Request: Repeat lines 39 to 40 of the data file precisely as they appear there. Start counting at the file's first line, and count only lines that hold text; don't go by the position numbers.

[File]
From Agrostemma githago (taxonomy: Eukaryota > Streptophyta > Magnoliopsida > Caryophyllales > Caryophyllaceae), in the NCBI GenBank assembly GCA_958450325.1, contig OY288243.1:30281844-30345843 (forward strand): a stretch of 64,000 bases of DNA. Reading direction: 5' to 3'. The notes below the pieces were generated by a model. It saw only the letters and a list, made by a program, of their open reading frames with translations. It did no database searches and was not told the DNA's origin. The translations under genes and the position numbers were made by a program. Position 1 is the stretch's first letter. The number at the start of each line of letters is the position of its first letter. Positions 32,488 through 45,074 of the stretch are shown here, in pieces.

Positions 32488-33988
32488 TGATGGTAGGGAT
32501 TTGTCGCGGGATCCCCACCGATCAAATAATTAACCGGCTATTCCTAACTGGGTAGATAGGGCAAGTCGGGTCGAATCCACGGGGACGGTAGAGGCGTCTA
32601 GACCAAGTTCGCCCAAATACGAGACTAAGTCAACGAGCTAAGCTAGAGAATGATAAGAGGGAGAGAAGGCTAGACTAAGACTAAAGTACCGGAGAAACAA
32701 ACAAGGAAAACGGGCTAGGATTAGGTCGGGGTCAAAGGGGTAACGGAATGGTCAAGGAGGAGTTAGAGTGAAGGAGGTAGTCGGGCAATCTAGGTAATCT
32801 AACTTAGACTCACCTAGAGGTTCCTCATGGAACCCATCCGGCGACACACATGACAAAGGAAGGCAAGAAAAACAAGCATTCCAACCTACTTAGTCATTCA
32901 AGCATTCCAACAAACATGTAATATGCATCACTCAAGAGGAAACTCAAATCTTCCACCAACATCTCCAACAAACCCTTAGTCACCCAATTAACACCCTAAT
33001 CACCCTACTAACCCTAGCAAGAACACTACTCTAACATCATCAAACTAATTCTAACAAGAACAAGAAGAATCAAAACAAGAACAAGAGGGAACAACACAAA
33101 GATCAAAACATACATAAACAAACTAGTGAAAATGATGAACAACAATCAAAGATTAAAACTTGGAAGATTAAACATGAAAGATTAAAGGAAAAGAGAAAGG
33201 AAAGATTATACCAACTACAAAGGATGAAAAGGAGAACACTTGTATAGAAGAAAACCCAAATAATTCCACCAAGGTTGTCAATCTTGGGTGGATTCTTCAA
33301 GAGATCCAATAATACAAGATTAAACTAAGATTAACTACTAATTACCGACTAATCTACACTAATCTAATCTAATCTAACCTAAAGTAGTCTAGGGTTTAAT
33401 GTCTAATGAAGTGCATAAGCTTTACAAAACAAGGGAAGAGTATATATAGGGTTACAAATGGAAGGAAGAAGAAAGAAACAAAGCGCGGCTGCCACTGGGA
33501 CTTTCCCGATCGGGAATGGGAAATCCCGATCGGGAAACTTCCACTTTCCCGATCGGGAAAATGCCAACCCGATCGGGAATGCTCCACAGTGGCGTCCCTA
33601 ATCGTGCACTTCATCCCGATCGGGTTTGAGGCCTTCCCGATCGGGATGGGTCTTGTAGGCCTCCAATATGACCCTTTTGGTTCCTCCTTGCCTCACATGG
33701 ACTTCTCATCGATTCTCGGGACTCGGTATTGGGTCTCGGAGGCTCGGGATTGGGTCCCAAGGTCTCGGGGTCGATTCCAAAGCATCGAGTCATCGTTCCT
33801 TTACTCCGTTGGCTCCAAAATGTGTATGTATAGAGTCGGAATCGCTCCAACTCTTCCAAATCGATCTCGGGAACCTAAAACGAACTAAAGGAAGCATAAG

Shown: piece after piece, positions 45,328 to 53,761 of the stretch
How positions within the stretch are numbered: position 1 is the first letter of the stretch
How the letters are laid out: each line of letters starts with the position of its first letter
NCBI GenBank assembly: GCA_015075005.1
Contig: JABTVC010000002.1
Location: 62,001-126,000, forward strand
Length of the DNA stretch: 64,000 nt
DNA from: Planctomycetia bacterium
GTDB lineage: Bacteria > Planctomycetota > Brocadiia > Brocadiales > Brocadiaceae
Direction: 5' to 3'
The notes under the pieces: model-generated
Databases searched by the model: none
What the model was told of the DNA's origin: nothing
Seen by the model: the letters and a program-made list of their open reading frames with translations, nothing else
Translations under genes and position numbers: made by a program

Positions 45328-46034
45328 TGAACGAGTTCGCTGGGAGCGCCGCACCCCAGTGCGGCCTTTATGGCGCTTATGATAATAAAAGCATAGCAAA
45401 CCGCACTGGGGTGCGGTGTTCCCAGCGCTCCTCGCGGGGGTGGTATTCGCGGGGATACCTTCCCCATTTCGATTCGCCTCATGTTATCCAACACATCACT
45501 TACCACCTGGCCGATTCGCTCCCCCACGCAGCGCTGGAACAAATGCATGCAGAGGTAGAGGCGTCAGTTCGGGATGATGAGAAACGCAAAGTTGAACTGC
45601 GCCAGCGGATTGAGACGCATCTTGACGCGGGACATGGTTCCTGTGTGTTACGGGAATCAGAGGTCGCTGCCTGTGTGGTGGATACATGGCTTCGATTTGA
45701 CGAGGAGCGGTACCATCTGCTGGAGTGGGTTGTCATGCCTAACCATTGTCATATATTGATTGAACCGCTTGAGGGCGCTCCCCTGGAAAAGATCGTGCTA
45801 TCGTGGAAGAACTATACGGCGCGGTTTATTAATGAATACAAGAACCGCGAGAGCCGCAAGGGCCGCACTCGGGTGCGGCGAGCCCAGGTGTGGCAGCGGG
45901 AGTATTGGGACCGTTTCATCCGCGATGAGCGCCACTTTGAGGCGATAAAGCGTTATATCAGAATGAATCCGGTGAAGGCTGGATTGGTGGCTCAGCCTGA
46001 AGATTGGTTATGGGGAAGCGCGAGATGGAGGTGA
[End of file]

45801 TCGTGGAAGAACTATACGGCGCGGTTTATTAATGAATACAAGAACCGCGAGAGCCGCAAGGGCCGCACTCGGGTGCGGCGAGCCCAGGTGTGGCAGCGGG
45901 AGTATTGGGACCGTTTCATCCGCGATGAGCGCCACTTTGAGGCGATAAAGCGTTATATCAGAATGAATCCGGTGAAGGCTGGATTGGTGGCTCAGCCTGA